The Rockets are in essence a team who wants to relieve payroll, and the Magic are in essence a team looking to find any edge they can to become relevant again. But this isn’t specifically about them.

There are other talented players who are overpaid – and not to the same degree that Paul is – that could be had for less than what they are worth just as well as teams who suddenly have team-friendly contracts to trade for them.

Kevin Love, though he definitely does not have the same reputation he had in Minnesota, has championship experience and when he was on the floor, was productive for Cleveland. Since Cleveland is in the middle of transitioning into a rebuild, there’s really not much use for him there anymore.

A team like Portland suddenly has the assets to make a deal for Love. The Trail Blazers were one of the teams who pushed a lot of their chips into the summer of 2016, spending hundreds of millions on Turner, Crabbe, Meyers Leonard and Maurice Harkless. Now, Turner, Leonard and Harkless, who are useful players, suddenly could help clear cap room for Cleveland if they were to trade for Love.

Seeing how the Blazers made it all the way to the Conference Finals without Jusuf Nurkic, imagine what they would look like with both him and Love on the team for their next playoff run. Damian Lillard is on the cusp of turning 30, so there’s no time to waste.

There are others, like the aforementioned Conley, who probably will be traded (more on this later) and Holiday. Even the mercurial Andrew Wiggins, who is getting paid top dollar despite his regression in the last two years. If a team who is rebuilding wants to take a flyer on young talent like him, assuming there’s not much else stopping them, then why not?

Those are only for teams whose aim is to win now. The profusion of large expiring contracts that were agreed to in 2016 can also be used for other means. There are quite a few teams who are rebuilding right now who have contracts like those that be used to get more young assets.

Cleveland executed this to perfection this past season. The Cavaliers traded what was left of their team-friendly deals this season, and used them to acquire long-term contracts in order to acquire more draft picks. They can do it again this offseason.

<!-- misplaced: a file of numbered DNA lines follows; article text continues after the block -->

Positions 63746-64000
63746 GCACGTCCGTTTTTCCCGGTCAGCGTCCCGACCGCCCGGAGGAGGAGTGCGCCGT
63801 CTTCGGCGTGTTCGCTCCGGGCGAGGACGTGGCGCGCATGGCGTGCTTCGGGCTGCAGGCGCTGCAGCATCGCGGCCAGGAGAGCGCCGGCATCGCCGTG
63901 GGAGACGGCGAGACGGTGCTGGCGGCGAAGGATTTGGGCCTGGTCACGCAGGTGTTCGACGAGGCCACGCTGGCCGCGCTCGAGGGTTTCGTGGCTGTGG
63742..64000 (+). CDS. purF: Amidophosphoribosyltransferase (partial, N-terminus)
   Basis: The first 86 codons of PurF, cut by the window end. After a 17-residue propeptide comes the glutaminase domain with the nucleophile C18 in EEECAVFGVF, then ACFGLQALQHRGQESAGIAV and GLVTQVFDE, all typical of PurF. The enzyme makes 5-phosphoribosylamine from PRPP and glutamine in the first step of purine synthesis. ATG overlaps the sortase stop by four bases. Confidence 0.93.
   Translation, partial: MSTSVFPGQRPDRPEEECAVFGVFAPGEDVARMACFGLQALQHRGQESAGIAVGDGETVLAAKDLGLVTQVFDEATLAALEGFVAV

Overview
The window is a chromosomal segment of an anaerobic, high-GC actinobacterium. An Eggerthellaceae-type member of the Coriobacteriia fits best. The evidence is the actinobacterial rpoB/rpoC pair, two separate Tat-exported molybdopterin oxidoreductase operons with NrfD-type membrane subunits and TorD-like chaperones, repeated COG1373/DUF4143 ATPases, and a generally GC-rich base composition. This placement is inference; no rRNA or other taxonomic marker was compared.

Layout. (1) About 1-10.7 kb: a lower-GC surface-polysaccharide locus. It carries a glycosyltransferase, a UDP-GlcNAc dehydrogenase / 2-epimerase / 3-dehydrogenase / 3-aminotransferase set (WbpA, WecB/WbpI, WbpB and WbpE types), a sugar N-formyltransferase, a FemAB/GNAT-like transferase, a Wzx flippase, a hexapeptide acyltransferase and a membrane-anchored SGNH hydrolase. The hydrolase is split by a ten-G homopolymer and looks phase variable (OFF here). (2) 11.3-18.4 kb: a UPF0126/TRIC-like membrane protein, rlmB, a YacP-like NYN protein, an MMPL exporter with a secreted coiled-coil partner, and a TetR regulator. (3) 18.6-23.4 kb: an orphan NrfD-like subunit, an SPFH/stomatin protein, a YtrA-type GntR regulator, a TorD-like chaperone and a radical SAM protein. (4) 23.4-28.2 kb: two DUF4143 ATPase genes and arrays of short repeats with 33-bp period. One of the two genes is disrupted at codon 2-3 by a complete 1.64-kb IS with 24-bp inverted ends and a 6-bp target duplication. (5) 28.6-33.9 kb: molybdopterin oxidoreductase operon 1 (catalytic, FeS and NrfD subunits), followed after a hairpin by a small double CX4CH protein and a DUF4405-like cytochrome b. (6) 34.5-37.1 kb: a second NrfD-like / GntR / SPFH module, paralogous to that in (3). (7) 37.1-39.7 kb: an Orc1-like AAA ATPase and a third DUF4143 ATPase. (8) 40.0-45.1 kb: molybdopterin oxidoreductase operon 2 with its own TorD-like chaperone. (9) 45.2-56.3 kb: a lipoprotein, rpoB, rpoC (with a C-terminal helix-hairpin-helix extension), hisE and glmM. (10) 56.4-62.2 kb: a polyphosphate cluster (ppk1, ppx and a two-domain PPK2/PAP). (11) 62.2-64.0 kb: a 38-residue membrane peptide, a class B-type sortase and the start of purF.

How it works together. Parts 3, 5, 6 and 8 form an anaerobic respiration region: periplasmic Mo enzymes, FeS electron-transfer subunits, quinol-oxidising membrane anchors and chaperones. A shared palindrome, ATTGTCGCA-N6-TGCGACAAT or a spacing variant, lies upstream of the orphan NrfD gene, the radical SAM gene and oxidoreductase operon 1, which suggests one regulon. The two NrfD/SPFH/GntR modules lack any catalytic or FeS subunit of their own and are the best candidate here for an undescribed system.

J.R. Smith (whose contract is only partially guaranteed), Tristan Thompson, Matthew Dellavedova and Jordan Clarkson all have contracts that are expiring. If Cleveland goes this way, then they could conceivably get more young players to add to their youth movement.

One team that could follow the Cavaliers’ example is the Grizzlies. Mike Conley Jr. is sure to be on the market this summer as the team reluctantly embraces its rebuild, but that has already been discussed and will be discussed more over the next month or so. If and when they trade him, Memphis should turn to another asset that they can use to help as they build a new youth movement, and his name is Chandler Parsons.

Parsons was a gamble gone wrong for Memphis. Compared to some of the other awful signings from 2016, no one thought Memphis made a dumb signing as much as they made a risky one. Three years later, and Chandler is unfortunately now just a contract to be moved more so than a valuable contributor for Memphis. The Grizzlies could use his deal to inherit more payroll in the hopes of acquiring more young talent. Even if he didn’t give them what he wanted, Chandler could still be useful for something.

These are just a few examples of what to expect as a consequence of what happened three years ago. There are plenty of other contracts as well. With the balance potentially shifting this offseason, teams are going to be wheeling and dealing. It’s hard not to imagine that what happened in the summer of 2016 won’t greatly impact what happens this summer.

As hard as it may sound, even when your team invests in someone who won’t give you much, we’ve seen how life can somehow find a way to help you benefit from it even when it wasn’t the benefit you originally hoped for.

Matt John is a staff writer for Basketball Insiders. He is currently a Utah resident, but a Massachusetts native.